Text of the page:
When we think about gaming, we often think of it as something you’d do sneakily while taking a break at your desk, or something that could interfere with your productivity.
With the popularity of a range of online games, such as World of Warcraft (WoW), and the past success of games like The Sims, it’s easy to see how people can get absorbed in a digital gaming interface.
With gaming receiving more attention as a way to engage with people, and to train our brains for better memory and other cognitive skills, has there been a shift in the concept of games and their contribution to the workplace?
Here are just a few of the most popular gaming applications right now:
As any ardent gamer will tell you, getting involved in a game is more than about just keeping yourself entertained, it’s also about being able to build up your own gaming personality, and allowing you to access different skills that you wouldn’t necessarily have the chance to in real life. An applicaiton that really puts the potential of gaming into perspective is an application called Knack, which gets people to play games in order to assess certain skills, and their ability to perform certain roles in the workplace.
Used by individuals and businesses, Knack gives people the opportunity to showcase skills they might not have known how to demonstrate, and by setting up certain game scenarios to test certain skills. With these kinds of gaming tools, human resource departments have the ability to easily pinpoint people with particular skills, which can refine the hiring process considerably, by cutting anyone who doesn’t fit what they’re looking for immediately.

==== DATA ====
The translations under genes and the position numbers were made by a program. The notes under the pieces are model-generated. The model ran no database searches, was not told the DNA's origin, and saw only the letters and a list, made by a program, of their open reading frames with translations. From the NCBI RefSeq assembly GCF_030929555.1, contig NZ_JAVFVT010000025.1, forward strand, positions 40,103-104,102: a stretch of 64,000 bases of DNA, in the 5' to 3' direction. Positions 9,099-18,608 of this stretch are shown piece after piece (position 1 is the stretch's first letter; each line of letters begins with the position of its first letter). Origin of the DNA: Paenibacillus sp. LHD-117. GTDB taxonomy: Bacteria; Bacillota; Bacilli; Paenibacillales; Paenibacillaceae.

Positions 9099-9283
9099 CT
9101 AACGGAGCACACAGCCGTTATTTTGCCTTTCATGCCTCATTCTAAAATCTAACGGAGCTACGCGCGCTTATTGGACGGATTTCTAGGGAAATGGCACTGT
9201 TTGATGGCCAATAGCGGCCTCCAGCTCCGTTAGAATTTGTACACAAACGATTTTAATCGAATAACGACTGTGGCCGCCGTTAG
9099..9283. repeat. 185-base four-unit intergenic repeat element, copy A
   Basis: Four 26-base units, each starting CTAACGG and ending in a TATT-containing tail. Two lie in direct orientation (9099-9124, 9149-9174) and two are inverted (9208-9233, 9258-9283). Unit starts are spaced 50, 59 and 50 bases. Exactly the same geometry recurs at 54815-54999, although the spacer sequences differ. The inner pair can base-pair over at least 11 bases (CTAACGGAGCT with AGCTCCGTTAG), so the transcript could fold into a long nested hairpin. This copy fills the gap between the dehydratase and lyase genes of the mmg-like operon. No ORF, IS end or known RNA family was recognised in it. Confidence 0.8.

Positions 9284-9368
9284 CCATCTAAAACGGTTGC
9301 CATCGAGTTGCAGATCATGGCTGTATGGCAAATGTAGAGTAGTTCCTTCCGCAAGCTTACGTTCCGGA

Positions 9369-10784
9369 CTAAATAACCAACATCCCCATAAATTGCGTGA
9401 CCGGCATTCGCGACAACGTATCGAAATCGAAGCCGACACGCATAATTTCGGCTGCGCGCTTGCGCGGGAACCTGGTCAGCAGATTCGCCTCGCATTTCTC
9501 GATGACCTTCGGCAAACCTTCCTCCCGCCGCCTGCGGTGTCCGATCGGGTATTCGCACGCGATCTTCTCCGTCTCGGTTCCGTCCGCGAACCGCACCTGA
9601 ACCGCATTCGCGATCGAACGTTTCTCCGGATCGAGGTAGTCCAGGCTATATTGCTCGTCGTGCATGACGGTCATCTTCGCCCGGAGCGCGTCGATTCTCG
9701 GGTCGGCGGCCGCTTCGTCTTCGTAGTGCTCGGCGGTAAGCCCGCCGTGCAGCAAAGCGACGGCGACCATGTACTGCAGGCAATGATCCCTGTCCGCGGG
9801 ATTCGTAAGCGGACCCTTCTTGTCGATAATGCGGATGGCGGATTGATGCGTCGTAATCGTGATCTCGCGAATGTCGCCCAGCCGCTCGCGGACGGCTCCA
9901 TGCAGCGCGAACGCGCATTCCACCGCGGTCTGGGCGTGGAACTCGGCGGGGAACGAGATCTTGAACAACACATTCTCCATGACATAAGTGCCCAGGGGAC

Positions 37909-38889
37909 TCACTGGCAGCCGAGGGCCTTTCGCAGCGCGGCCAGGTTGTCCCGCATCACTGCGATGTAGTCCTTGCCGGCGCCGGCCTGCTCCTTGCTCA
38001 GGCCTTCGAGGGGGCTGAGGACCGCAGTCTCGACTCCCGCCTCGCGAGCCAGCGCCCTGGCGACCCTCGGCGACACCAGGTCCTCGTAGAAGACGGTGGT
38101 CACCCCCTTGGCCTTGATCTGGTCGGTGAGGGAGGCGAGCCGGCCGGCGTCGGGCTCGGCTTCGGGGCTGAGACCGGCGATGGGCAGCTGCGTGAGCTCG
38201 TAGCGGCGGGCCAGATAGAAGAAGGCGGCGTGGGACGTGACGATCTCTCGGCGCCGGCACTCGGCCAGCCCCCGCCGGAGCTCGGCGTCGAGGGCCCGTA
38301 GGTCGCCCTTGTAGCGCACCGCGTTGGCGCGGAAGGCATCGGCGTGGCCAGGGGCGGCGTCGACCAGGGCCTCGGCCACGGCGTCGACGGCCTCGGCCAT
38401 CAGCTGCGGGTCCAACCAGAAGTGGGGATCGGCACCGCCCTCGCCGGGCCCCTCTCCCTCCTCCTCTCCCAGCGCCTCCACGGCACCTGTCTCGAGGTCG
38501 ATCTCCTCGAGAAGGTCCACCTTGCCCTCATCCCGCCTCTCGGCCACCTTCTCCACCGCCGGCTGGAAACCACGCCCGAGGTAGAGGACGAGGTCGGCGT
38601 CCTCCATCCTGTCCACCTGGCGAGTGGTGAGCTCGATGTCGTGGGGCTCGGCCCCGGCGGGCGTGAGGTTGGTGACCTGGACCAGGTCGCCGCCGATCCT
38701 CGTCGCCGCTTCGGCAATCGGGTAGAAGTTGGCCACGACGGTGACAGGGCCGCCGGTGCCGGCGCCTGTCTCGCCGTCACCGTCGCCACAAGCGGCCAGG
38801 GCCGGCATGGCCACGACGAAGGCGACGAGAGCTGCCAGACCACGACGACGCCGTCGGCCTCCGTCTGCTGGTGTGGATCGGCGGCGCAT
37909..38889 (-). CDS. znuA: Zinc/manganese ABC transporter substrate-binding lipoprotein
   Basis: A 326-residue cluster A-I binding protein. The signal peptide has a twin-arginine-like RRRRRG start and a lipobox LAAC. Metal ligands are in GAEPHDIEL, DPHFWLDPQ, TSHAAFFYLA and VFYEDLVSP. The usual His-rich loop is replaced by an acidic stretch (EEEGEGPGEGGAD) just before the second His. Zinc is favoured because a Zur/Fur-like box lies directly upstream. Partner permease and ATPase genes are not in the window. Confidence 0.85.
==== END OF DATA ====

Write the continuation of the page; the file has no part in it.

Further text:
With a range of different games available, Lumosity is an application that helps you to improve different aspects of your cognitive functioning, by getting you to play certain games and assessing your ability. In order to progress, you need to get a certain number of points, so the idea is that you get to a certain level before being able to improve on subsequent skills.
By allowing you to focus on different parts of your cognitive functioning, including memory, attention and speed. By working together with universities and the scientific community, Lumosity is also concerned with making sure that their games are being constantly refined and developed to have the most optimum results, with the added benefit of compiling data that can assist us in understanding our complex human brains.
3. Body Brain Trainer
In a recent article on WIRED, neuroscientist Adam Gazzaley discusses the future of gaming applications in the treatment of cognitive disorders, such as ADHD and depression. With a test application called Body Brain Trainer, Gazzaley aims to prove that these kinds of games not only improve cognitive function and physical fitness, but could eventually replace drugs as a way to treat people suffering from various ailments.
While engaging in a virtual reality space, we can actually use our bodies and our brains to improve various aspects of our functioning, which has huge potential for productivity in the workplace. By being able to physically train both our muscles and our brain using motion capture, Gazzaley and his team are keeping track of all kinds of vitals in order to see how this kind of digital interaction can improve our abilities.
Making Gaming Practical for Productivity
With many different games available, it’s really just a matter of choosing one that works for you, and provides the most benefit to you. With these kinds of developments taking place, it’s likely we’ll see these kinds of applications evolve as their potential is recognised, an exciting thought which reminds us that learning can be fun and productive too!